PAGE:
*Fig. 2 shows the environment factors play a mediating role between MD associated SNPs and MD diseases, including depression (A) and SUD (B). A virtual arrow represents a partial mediation and a solid arrow represents a full mediation. MD, mental disorders. MD, mental disorders; SUD, substance use disorders.


In this study, a genome-wide survival analysis was conducted and we discovered some important candidate loci that were associated MD, such as DCC and FOXP2. Interestingly, these genes were associated with mental related diseases and nervous system function in the previous studies. For instance, DCC (DCC netrin 1 receptor), which encodes netrin 1 receptor, is considered as a cell-autonomous regulator for midline guidance in the central nervous system [43]. Li et al. investigated the association between autism spectrum disorder (ASD) and DCC of 231 ASD cases and 242 controls in Chinese Han, and indicated that haplotypes of seven SNPs in DCC may be implicated in ASD [44].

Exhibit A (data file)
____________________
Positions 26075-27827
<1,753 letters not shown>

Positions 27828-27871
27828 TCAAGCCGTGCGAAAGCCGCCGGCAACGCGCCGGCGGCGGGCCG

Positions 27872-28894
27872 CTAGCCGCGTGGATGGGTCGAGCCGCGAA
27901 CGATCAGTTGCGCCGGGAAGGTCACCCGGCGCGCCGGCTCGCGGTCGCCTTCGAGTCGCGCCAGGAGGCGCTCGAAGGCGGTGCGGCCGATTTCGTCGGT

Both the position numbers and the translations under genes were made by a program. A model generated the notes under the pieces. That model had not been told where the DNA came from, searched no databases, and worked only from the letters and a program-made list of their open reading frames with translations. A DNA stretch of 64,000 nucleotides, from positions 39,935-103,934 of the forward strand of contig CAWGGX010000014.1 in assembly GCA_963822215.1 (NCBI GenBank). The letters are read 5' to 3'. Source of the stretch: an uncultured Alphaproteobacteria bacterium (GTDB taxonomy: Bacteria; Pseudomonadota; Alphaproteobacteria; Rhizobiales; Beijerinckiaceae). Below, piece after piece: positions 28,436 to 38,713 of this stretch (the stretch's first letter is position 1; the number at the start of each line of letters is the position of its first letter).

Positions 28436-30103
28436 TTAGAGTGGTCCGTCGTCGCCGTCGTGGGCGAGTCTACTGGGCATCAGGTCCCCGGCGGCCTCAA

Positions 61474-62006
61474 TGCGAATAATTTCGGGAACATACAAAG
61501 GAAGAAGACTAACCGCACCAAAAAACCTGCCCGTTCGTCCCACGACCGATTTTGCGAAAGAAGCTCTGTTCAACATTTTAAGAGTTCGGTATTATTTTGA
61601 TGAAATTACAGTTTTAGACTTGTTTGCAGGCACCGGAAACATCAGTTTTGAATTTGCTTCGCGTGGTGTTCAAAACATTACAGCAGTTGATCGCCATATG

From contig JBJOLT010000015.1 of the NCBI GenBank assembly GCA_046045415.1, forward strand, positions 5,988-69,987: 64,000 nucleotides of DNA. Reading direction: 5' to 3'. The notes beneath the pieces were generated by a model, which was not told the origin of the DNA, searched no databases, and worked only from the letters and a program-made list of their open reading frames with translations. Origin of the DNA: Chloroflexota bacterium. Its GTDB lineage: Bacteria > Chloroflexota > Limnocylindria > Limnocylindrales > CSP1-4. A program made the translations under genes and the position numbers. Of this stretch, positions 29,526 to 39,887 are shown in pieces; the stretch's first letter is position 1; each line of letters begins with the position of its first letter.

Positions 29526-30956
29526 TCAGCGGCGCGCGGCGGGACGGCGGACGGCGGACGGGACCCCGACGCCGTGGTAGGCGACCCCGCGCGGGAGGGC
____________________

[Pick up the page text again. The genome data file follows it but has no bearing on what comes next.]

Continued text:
DCC also was reported to be associated with congenital mirror movements [45] and opioid addition [46], and animal experiment studies indicated that DCC could control corticospinal tract midline crossing in both human and mice [47]. Howard et al performed genome-wide significant gene-based hits in the meta-analysis of depression and reported that DCC was a significant gene consisting of 115 independent SNPs [48].

FOXP2 (forkhead box P2) encodes a member of the forkhead/winged-helix family of transcription factors, which expressed in fetal and adult brain [49]. And FOXP2 has been associated with language-related disorders, because the gene is required for proper development of speech and language regions of the brain during embryogenesis [49]. And Hickey et al. reported that FOXP2 chromatin alterations drive the maturation of excitatory cortical neurons and might be particularly important for the development of cortical circuits in neurodevelopmental disorders [50].